The Azerbaijani government, apparently concerned over religious extremism and corruption, is cracking down on the country’s main Muslim organisation.
When the government set up a special body to deal with religious groups last year, its founders said it had limited ambitions.
But over the last few months, the new office, State Committee for Relations with Religious Organisations, has begun to undermine the main semi-official Islamic authority in the country, the Board of Muslims of the Caucasus, putting the two in open conflict.
The head of the board is Sheikh ul-Islam Haji Allahshukur Pashazade, the main official cleric in Azerbaijan since Communist times, who welcomed the foundation of the government’s new “mediating structure” in June 2001, on the grounds that it would not interfere with his duties.
But the new committee, which first of all said it would concentrate on monitoring radical religious groups, soon began to ask difficult questions about the board as well.
It started to investigate the funding of Azerbaijan’s mosque building programmes, trips to Muslim holy places and religious education, all the responsibility of Pashazade’s department.
Since February, the head of the new committee, the orientalist, Rafik Aliev, has frequently appeared on television alleging that the board committed financial abuses. “The financial operations for building mosques generally occur outside the banking system in the form of personal payments, which creates a fertile soil for appropriating money that is not counted for,” he said.
The majority of Azerbaijan’s eight million inhabitants are Muslim, most of them Shiite. Despite the proximity of another Shiite state, the Islamic Republic of Iran, Azerbaijan has adopted a Turkish secular model of statehood since independence.
However, in the last few years, there has been a growth in Islamist groups and an increase in mosque building. The government has taken a greater interest in the former since the attacks of September 11, when Azerbaijan strongly supported the United States.
Although the board has no links with extremism, it has been the main victim of the government’s new interest in religion. Encouraged by the authorities, the Azerbaijani press recently revealed that the department had signed an agreement in 1992 for the building of ten mosques with the Turkish ministry responsible for religious activities. They claimed that much of the money earmarked for the project had been misappropriated.
“We respect people’s religious convictions and we are not interfering in religious or ceremonial issues, but when it comes to the building of houses and mosques, the state has to possess the necessary information on the funds that have been spent,” said Aliev.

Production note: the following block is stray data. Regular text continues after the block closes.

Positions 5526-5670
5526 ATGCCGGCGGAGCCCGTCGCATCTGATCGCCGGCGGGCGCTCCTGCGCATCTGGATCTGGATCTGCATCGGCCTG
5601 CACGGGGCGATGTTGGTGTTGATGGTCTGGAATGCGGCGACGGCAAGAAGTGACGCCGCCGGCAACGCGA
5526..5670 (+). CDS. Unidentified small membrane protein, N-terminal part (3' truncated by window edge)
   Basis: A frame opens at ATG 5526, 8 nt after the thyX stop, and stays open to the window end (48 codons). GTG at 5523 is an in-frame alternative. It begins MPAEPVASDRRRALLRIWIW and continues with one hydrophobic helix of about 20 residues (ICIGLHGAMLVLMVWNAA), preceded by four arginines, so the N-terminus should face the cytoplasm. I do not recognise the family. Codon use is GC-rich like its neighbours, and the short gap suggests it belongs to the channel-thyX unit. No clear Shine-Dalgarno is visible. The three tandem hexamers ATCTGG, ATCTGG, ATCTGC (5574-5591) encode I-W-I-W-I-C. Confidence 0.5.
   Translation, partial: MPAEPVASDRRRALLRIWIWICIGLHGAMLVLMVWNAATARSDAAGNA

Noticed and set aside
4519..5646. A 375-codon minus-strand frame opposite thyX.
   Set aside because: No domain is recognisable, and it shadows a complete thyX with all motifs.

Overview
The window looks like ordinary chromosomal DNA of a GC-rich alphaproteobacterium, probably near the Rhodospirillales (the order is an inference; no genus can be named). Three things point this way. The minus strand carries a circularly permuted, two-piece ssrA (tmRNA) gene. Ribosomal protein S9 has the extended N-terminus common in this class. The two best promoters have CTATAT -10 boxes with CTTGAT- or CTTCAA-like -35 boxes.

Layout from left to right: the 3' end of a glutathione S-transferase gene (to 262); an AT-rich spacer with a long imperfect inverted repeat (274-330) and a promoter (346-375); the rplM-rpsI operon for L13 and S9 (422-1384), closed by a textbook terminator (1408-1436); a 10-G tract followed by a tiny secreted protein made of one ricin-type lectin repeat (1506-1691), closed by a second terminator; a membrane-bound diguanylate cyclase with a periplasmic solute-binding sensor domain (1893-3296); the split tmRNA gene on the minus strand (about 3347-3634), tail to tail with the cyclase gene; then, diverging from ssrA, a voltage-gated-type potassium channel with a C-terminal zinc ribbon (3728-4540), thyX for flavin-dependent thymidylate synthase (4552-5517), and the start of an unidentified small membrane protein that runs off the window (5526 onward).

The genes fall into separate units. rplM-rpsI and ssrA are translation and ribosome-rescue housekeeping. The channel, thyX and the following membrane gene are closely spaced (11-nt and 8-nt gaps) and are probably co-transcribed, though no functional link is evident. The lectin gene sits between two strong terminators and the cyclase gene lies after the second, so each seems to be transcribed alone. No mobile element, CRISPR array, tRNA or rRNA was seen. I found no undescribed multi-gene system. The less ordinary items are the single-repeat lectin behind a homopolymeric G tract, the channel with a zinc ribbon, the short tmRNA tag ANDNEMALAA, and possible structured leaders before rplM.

Aliev’s new committee then proposed that the tax ministry should be brought in to investigate the activities of the mosques – which brought a sharp reaction from their main patrons. “Mosques are not commercial organisations, which pay taxes to the government,” said Haji Salman Musayev, first deputy chairman of the board.
Musayev accused the government of breaking the principle of the separation of religion and state and interfering in a sphere of activity which was not its responsibility.
However, the authorities’ offensive continued. Aliev joined forces with the education ministry to announce a plan to begin teaching the “moral and cultural aspects of Islam“, promising to give the country’s schoolchildren a new state-sponsored religious education.
Aliev also prevailed in another fight over the timing of Novruz, the traditional New Year festival. Last month, it coincided with the sacred Shiite ceremony of mourning, Ashura, dedicated to the memory of the third Shiite imam, Hussein. The government resisted appeals for Novruz to be postponed, with the result that devout Shiites were in mourning, while the rest of the country celebrated.
The Azerbaijani media has been following the dispute with interest. Some commentators praise the government’s “reforms”, while others regard it as the state interfering with citizens’ religious lives.
Aliev has defended his campaign, saying, “When the interests of people who go beyond what the law allows are infringed, the attacks grow on the representatives of the state committee.”
“Unfortunately religion was dealt a heavy blow back in Soviet times, when holy books were burned and educated clerics were sent into exile,” responded Pashazade. “Bureaucrats stood behind all the attacks on mosques and Islam. That is what is happening now.“
Nariman Gasymoglu, a well-known theologian who is deputy head of the opposition party the Popular Front of Azerbaijan, sees the quarrel more in terms of power.
“Over time, the outline of the conflict is becoming clear,” he said. “The state’s increasing control over religion is hurting the Board of Muslims of the Caucasus, because it is reducing its powers. The board feels wounded and that is creating a negative reaction amongst believers as well. The main reasons for the disagreements are deep and are political in nature.“
Gasymoglu predicted that the board, which has traditionally been loyal to the government, would face yet more pressure and gradually bow to the new religious policy launched by the state.
Gulnara Mamedzade is a correspondent with Echo newspaper in Baku.
This article was first published on 12 April 2002 (CRS No. 124) by the Institute for War & Peace Reporting (IWPR), London. Posted on Religioscope with permission.
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